Format

Send to

Choose Destination
Oncogene. 2000 Jul 13;19(30):3384-94.

Hepatitis B virus-X protein upregulates the expression of p21waf1/cip1 and prolongs G1-->S transition via a p53-independent pathway in human hepatoma cells.

Author information

1
Bioscience Research Division, Korea Research Institute of Bioscience and Biotechnology, Yusong, Taejon.

Abstract

Progression through the cell cycle is controlled by the induction of cyclins and activation of cognate cyclin-dependent kinases. The human hepatitis B virus-X (HBV-X) protein functions in gene expression alterations, in the sensitization of cells to apoptotic killing and deregulates cell growth arrest in certain cancer cell types. We have pursued the mechanism of growth arrest in Hep3B cells, a p53-mutant human hepatocellular carcinoma (HCC) cell line. In stable or transient HBV-X transformed Hep3B cells, HBV-X increased protein and mRNA levels of the cyclin-dependent kinase inhibitor (CDKI) p21(waf1/cip1) increased binding of p21(waf1/cip1) with cyclin-dependent kinase 2 (CDK2), markedly inhibited cyclin E and CDK2 associated phosphorylation of histone H1 and induced the activation of a p21 promoter reporter construct. By using p21 promoter deletion constructs, the HBV-X responsive element was mapped to a region between -1185 and -1482, relative to the transcription start site. Promoter mutation analysis indicated that the HBV-X responsive site coincides with the ets factor binding sites. These data indicate that in human hepatocellular carcinoma cells, HBV-X can circumvent the loss of p53 functions and induces critical downstream regulatory events leading to transcriptional activation of p21(waf1/cip1). As a consequence, there is an increased chance of acquisition of mutations which can enhance the genesis of hepatomas. Our results also emphasize the chemotherapeutic potential of p21(waf1/cip1) inhibitors, particularly in the HBV-X infected hepatoma which lacks functional p53.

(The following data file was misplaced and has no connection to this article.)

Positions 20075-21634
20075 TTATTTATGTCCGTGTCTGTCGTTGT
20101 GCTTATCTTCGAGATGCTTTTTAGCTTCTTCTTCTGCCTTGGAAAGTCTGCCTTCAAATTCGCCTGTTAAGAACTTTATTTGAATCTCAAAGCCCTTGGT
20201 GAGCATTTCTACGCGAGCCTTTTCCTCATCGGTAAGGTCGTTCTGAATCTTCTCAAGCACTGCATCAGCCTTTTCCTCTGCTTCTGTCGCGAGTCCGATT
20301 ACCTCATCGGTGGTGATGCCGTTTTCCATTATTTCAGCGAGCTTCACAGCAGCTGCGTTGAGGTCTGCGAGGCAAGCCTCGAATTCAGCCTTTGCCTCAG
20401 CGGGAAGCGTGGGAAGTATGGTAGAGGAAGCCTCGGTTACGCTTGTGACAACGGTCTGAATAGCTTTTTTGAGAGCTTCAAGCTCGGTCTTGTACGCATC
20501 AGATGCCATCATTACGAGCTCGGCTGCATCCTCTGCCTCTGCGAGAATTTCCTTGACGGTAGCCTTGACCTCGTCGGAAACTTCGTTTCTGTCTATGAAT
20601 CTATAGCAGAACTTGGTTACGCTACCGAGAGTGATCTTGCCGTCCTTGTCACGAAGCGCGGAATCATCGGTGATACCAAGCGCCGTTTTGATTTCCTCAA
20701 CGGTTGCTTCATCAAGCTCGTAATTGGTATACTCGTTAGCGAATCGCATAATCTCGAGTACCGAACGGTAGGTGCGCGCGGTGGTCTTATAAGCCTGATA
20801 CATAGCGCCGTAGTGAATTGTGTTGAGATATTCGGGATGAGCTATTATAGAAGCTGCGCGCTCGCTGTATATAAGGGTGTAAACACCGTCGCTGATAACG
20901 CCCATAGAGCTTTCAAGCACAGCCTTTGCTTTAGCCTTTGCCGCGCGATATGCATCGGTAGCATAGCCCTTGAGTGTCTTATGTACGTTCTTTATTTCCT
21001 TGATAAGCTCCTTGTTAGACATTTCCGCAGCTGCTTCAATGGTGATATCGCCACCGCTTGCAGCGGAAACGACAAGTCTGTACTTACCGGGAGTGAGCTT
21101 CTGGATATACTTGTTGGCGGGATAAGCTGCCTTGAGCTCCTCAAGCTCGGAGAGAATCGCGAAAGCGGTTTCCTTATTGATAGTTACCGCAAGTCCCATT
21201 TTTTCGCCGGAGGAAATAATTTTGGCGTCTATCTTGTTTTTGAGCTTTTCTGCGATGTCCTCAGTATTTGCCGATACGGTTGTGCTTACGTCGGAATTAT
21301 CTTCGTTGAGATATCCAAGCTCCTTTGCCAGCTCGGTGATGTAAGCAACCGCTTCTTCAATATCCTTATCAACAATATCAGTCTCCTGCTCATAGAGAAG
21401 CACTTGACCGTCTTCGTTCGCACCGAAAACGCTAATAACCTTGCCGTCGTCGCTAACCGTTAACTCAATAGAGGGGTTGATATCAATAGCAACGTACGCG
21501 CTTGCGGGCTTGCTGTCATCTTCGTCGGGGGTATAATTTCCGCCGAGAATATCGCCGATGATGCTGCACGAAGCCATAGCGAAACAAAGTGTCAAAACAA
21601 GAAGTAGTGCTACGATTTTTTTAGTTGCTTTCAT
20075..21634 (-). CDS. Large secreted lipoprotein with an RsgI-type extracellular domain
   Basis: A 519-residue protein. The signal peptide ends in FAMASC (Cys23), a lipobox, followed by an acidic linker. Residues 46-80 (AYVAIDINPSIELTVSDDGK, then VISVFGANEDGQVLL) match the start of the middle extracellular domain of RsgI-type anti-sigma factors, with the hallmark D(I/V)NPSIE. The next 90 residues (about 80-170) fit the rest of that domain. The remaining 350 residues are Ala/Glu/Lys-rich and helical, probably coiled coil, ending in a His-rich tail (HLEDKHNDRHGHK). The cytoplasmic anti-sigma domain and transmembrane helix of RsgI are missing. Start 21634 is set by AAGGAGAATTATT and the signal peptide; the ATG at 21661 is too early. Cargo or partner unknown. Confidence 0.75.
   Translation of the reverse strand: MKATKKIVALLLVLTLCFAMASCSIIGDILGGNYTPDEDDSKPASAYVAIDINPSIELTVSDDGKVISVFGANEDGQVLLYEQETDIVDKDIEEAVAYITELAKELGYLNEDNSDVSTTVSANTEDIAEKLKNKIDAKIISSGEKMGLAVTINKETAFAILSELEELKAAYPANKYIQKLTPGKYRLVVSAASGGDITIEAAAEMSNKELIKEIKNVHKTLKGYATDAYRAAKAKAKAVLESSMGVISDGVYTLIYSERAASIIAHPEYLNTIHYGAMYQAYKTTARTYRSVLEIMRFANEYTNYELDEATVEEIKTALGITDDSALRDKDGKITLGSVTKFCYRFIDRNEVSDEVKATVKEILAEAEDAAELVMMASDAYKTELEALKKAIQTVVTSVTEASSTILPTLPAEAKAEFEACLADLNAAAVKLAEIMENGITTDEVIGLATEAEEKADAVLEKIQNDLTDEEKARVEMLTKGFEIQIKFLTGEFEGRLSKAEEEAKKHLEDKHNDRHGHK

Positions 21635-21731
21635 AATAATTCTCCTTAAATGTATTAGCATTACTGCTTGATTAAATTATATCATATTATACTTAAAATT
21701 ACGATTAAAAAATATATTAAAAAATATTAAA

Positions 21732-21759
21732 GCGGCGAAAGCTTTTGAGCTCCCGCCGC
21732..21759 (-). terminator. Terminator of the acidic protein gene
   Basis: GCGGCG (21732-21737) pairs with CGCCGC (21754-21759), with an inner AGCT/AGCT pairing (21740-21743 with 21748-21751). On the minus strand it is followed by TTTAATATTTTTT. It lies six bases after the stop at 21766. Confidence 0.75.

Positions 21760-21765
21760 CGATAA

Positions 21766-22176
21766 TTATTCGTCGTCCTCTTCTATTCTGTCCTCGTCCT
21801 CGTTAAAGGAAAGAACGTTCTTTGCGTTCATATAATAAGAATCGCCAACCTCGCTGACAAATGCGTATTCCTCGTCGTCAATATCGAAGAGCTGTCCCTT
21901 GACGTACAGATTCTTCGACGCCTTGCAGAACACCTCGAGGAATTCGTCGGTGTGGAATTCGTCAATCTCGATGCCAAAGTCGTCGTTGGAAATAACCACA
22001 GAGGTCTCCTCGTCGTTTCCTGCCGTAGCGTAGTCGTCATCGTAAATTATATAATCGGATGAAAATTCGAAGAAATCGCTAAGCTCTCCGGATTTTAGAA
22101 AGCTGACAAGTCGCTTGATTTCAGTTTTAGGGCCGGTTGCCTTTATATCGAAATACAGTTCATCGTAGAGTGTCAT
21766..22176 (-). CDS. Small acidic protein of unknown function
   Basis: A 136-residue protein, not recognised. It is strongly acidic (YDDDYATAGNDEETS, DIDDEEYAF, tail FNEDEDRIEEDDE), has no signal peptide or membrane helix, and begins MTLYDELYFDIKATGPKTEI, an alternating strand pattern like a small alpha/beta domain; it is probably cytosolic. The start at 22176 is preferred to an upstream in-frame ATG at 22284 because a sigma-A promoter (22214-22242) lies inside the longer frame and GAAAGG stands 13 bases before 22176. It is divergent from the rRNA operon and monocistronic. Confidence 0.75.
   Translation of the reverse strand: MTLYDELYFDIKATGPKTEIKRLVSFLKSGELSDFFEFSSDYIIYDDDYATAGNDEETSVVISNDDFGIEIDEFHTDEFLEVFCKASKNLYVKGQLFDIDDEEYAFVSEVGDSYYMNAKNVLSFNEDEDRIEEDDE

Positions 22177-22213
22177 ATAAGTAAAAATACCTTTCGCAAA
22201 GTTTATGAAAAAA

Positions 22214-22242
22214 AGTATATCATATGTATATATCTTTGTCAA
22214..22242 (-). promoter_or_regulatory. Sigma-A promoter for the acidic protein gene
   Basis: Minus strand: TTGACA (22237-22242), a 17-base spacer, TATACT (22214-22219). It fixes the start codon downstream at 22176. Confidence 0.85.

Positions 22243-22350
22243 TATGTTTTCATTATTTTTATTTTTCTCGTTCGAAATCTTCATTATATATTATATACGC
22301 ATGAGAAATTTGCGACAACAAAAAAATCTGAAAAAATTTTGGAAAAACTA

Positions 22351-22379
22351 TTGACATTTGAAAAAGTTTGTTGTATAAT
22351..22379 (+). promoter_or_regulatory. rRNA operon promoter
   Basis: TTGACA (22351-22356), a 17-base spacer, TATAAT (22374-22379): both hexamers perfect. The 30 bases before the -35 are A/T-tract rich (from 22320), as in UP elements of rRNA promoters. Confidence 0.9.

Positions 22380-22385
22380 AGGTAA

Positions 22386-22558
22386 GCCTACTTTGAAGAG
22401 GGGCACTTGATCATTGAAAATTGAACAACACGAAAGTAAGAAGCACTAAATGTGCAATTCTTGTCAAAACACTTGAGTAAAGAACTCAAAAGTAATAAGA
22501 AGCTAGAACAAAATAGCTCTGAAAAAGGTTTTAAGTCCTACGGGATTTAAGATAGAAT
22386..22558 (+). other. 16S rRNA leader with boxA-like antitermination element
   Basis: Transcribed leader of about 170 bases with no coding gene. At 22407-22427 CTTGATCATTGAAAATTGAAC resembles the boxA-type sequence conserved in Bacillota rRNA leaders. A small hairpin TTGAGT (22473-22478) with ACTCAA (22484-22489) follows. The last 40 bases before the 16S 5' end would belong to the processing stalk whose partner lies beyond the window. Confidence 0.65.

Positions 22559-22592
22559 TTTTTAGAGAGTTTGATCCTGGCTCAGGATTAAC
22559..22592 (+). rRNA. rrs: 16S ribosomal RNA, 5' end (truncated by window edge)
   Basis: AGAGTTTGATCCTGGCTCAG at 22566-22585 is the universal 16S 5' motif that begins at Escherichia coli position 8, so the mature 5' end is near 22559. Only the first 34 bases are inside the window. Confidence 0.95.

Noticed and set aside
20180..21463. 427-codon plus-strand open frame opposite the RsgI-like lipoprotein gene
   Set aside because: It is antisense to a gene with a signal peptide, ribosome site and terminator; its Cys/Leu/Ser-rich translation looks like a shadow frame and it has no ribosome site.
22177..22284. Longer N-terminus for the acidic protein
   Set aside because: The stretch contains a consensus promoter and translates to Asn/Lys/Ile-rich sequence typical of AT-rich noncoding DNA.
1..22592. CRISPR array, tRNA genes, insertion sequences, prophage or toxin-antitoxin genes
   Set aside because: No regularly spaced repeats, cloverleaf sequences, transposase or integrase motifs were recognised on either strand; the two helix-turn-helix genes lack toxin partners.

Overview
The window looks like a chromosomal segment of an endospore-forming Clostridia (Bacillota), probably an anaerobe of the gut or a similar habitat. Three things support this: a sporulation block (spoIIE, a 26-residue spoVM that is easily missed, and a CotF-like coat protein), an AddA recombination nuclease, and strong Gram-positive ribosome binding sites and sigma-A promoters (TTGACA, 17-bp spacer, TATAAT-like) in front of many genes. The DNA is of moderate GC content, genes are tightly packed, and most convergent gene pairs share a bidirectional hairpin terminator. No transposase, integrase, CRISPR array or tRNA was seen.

PMID:
10918595
DOI:
10.1038/sj.onc.1203674
[Indexed for MEDLINE]
Free full text

Supplemental Content

Full text links

Icon for Nature Publishing Group
Loading ...
Support Center